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Diodes are electrical components designed to conduct an electric current in one direction and resist it in another. A fast diode is simply a diode that is able to switch from conducting to resisting as quickly as possible. Diodes fall into three basic categories: the standard diode, the soft diode and the fast diode. When a diode needs to switch between conducting and resisting, there is a built-up charge that needs to be dealt with, and the differences between the three types of diodes have largely to do with how they deal with this charge.
This is done with a positive-negative (P-N) semiconductor junction, which is where the two individual pieces of the diode connect, separated by a thin material. When a diode makes the transition from conducting to resisting, the built-up charge within the junction must be dispelled before the diode is effectively blocking voltage. This is known as the "reverse recovery time" of the diode, and the length of time it takes for a diode to move from conducting current to opposing current is measured in hundreds of nanoseconds for standard and soft diodes.
A fast diode is the quickest but most volatile way of disposing of this extra charge. This effectively gets rid of the charge in the fastest, most violent and forceful way possible, with little regard for how the current will temporarily disturb the workings of the system. The time it takes for this to occur is measured in tens of nanoseconds for a fast diode, rather than the hundreds of nanoseconds it takes the standard and soft diodes. The dispelled charge of a fast diode can cause various high frequency (HF) and radio frequency (RF) components to be generated within the circuit. These components can be dampened with resistors in series with small capacitors to dampen any interruption of the circuit, but they do nothing to help increase the reverse recovery time of the diode.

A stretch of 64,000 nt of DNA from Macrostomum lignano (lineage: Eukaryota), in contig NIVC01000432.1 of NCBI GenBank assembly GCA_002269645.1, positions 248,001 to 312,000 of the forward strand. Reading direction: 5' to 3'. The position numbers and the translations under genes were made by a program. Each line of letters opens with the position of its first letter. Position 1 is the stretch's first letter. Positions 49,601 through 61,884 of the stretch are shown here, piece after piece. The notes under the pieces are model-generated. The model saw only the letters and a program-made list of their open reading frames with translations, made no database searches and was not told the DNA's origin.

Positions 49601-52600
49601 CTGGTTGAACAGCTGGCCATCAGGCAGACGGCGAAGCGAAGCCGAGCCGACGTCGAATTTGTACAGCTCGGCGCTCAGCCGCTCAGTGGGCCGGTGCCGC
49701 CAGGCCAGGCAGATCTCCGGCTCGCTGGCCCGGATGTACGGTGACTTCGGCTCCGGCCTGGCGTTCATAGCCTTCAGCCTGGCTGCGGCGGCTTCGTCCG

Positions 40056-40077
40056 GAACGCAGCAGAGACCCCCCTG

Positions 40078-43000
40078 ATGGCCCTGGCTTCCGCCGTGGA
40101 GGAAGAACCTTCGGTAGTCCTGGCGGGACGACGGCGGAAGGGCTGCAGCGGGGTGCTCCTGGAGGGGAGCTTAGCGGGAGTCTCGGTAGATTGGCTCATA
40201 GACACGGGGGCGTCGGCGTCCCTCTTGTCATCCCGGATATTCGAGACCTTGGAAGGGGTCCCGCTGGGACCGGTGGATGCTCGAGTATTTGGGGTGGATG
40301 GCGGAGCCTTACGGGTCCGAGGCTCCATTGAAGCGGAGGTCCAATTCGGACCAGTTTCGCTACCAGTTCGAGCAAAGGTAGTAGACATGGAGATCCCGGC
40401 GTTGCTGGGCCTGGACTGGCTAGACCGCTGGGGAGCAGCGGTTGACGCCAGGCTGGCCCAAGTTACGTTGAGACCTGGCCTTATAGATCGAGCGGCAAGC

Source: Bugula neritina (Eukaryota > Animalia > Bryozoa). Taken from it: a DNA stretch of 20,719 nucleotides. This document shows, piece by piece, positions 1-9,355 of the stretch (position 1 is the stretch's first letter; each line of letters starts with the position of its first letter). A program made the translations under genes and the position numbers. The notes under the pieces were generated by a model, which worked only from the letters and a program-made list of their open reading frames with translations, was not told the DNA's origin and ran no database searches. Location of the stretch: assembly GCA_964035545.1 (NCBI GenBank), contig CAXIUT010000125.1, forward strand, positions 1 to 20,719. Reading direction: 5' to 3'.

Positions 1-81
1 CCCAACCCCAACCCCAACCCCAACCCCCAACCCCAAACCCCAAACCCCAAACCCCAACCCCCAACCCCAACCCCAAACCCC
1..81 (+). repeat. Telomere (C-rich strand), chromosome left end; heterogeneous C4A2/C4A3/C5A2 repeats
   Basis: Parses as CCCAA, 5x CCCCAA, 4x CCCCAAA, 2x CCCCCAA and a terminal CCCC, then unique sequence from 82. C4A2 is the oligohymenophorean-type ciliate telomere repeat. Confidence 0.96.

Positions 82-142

Fast diodes are built to increase the speed of the reverse recovery time at the expense of the fluidity of the action. Soft recovery diodes focus on limiting the generation of unnecessary harmonic components at the expense of speed. Although soft diodes do not focus on the speed of the reverse recovery time, they still are much faster than standard diodes.
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